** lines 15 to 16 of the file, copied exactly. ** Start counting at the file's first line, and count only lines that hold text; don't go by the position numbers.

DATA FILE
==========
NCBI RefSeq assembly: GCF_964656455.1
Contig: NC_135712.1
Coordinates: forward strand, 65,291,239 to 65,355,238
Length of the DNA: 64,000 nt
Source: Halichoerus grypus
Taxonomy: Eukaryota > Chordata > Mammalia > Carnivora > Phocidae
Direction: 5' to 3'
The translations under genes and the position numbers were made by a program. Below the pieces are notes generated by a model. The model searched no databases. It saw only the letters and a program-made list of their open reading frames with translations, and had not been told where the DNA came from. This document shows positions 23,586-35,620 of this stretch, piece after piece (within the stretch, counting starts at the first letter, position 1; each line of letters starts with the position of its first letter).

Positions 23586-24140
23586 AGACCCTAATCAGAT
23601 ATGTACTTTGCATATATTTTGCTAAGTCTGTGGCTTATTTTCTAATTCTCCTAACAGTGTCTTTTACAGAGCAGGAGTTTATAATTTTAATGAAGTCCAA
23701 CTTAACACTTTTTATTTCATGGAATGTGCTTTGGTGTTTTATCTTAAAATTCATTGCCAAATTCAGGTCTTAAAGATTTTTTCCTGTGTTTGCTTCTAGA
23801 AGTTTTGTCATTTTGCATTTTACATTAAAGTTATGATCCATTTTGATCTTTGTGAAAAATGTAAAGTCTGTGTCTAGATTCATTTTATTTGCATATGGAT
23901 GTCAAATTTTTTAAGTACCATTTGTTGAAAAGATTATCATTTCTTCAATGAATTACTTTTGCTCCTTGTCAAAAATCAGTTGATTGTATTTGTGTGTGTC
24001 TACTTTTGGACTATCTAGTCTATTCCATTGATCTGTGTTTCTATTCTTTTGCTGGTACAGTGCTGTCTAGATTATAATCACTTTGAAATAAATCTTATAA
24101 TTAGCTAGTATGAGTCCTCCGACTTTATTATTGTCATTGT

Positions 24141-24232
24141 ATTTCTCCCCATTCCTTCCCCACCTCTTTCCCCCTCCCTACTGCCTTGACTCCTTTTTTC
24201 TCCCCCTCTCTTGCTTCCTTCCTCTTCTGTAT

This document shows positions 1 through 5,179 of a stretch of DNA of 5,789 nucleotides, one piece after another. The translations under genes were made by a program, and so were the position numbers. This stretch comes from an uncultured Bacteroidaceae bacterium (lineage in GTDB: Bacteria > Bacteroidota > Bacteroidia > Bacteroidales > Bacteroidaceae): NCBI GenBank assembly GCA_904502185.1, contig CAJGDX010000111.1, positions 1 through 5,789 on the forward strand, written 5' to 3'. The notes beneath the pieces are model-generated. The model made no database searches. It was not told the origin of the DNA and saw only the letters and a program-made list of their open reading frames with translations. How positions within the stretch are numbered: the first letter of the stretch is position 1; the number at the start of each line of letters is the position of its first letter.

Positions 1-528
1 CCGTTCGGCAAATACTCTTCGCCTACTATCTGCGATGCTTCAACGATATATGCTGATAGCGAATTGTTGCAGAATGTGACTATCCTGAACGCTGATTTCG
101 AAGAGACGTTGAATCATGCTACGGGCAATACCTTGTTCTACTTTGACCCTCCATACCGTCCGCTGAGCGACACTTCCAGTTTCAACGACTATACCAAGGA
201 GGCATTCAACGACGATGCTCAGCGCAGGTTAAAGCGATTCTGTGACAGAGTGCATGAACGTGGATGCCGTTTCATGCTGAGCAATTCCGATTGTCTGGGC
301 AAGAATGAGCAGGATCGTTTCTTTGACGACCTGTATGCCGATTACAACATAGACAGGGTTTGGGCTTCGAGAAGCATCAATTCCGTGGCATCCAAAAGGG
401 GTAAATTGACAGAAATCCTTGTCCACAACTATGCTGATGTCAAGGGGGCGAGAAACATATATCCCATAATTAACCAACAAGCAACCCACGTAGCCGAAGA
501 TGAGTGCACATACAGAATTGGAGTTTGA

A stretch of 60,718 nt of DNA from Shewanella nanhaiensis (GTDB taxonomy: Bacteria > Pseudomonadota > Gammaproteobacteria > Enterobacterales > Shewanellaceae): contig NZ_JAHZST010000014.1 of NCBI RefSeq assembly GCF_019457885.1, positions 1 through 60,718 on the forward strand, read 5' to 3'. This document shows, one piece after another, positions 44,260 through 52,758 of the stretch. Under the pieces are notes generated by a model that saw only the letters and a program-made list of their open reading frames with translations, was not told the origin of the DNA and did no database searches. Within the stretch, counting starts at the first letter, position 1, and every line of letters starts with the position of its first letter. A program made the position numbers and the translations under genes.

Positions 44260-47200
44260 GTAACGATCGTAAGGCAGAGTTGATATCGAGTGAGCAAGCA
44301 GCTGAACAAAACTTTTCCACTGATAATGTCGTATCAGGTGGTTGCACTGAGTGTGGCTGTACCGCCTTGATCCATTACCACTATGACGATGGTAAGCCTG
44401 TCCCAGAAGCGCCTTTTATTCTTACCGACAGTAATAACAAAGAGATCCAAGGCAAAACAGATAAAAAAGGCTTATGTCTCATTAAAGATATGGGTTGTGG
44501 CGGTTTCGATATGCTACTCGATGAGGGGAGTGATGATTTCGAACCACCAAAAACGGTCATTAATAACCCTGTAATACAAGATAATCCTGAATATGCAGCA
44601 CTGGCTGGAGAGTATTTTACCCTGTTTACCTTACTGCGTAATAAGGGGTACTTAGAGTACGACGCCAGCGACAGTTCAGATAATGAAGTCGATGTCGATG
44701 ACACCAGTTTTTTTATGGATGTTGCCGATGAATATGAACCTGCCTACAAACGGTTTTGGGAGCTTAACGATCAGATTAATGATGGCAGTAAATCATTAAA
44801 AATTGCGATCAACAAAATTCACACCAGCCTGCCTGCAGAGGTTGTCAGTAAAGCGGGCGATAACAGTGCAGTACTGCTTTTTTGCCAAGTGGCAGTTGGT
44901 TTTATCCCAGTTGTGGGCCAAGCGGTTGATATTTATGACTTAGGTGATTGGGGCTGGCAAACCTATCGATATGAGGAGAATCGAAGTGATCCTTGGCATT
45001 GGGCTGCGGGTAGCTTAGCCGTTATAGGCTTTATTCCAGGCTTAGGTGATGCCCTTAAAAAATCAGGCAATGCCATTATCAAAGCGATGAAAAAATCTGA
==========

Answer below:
24001 TACTTTTGGACTATCTAGTCTATTCCATTGATCTGTGTTTCTATTCTTTTGCTGGTACAGTGCTGTCTAGATTATAATCACTTTGAAATAAATCTTATAA
24101 TTAGCTAGTATGAGTCCTCCGACTTTATTATTGTCATTGT